I had this sudden vision of my own work today as a pile of sentimental, cliched crap. It was horrible and I can't quite shake it. I try hard not to judge my own work or myself. Try to leave the critical analysis to others. But sometimes, especially after a long period without getting anything published, I just can't help myself. I know intellectually that my job is just to write the poems that show up to be written. To stay true to my ear and my aesthetic. But, damn, sometimes the slog feels like a slog.

The Complete Unknown

I frequently have mixed feelings
And am divided against myself
Half in love with easeful death
While standing on the beach in Eleuthera
There is no lifeguard and no rope
To stop me from swimming out too far
The water is almost invisible
The slope as gradual as the everlasting
Like a lifetime of minor betrayals
There is no algorithm to describe
A world resplendent with uncertainty
No big data computation to say
How the water dissolves the razor sharp shadows
Or the fluttering wings of a southern ray

Keith Dunlap

Sunday Puzzle

Just the word, Sunday, in the title
Makes me think of her and how she loved
Wallace Stevens, at least his poetry
And of her sister, the forty-year-old Buddhist
Who read “Sunday Morning” at her memorial service
And how Philip and I wept into each other’s arms
Each of us conscious of how each of us fell short
Of her love. What it was for Philip I couldn’t say
But for me it was that day when sick from chemotherapy
She confessed that her dying wish was for us to go away
Together and have sex before she was too frail
And I promised her we would knowing full well
That it would never come to pass and then she asked
What I thought happened after death
And I got all tongue-tied and gave
Some lame pseudo-philosophical reply
When all she wanted me to do was deceive her
When I told the truth and be truthful when I lied

Keith Dunlap

Saturday, March 2, 2013

You Must Be Insane to Write Poetry

No one person can be sane. It is always a judgment passed by someone else. And yet, given that each of us is at least in part unknowable to the other, it is a judgment to that extent passed on a set of representations. sanity a pretense? One cannot cultivate sanity any more than one can cultivate madness. Sanity is not an act of will. As already said, it is an observation made about a set of representations under a set of conditions. Is that person's response to a circumstance sane or insane? There are too many variables at play in the circumstances of sanity to be subjected to formula or defined. Sanity is "x", including the quotation marks...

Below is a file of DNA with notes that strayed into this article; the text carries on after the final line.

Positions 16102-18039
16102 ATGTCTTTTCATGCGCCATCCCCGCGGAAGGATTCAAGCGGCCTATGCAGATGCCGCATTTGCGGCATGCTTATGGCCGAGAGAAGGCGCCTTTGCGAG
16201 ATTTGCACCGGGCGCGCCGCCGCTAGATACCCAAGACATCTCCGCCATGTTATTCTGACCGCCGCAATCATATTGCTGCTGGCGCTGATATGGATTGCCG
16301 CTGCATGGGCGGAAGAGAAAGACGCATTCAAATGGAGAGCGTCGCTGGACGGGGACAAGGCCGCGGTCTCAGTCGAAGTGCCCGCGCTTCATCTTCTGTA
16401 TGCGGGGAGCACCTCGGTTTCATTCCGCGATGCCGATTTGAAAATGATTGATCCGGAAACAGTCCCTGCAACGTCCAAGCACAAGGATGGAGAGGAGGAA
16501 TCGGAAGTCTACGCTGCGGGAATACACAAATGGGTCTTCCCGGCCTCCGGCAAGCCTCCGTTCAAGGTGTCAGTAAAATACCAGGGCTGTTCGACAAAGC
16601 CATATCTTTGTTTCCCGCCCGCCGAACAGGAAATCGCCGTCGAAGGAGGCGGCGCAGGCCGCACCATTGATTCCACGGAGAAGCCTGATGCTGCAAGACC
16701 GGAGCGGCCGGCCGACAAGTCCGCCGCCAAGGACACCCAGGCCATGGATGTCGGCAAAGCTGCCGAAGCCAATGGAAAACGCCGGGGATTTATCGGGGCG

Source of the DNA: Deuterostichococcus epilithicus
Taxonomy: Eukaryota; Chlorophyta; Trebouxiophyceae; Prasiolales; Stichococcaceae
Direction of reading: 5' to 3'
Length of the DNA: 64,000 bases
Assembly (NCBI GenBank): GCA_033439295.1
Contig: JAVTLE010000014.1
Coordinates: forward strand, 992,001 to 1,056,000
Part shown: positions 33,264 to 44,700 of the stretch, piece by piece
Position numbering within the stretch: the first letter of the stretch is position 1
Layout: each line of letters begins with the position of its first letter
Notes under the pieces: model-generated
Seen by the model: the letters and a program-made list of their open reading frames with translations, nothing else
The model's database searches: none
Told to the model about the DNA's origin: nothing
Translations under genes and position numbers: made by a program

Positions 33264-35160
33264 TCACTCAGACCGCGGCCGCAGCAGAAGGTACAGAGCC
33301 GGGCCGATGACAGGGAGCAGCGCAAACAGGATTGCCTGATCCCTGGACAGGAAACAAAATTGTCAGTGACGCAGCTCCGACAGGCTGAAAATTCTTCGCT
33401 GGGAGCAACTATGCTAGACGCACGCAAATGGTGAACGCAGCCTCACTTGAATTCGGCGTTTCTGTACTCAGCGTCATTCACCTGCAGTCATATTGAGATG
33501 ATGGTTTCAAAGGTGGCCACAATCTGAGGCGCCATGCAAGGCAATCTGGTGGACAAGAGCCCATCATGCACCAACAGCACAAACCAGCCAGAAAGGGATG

Sanity is the sleight-of-hand of consciousness. It is a mirror that cannot be seen, a whisper that cannot be heard. It is about us. Better, it is the sense of the mirror that cannot be seen, the rumor of a whisper that cannot be heard. Sanity is linked to the uncanny the way hope is linked to despair or belief to doubt. Sanity remarks that all the pieces do not fit, that there is inconsistency and irrationality. This remark posits the vantage point of the imagined self, of the illusion of normality, of coherence, of self. Sanity is this hope for the other, this desire that the signs cohere into sensible meaning.

The sensation of rejection, emanating from a communication that seeks but does not find an audience, that is not contested but rejected as nonsense is a dreadful disorientation. One's only topics are subjectivity and reality. One's only recourses upon rejection are despair or a hardening of autonomous conviction. Insanity.

Monday, February 18, 2013

The Minds of Others

It is what gives work meaning. But, what if I speak an entirely different language from those who are judging my work? I have heard it said that English majors don't read literature anymore. True or not, they certainly don't read the same books I did. Of course, some of this is describable as distinction: no one reads the same "books". I once went through the mental exercise of trying to figure how many of the roughly 50,000 remaining readers of Ancient Greek and Latin in the United States also attended law school and got an MFA. A small number, I bet. And those are probably just three minor irrelevant facts.  The real stuff, the real teachers in our lives, the alcoholic drug-addicted mother, the girl one fell in love with in high school, the death of a close friend, etc, etc., etc., are each different for each of us. So back to books.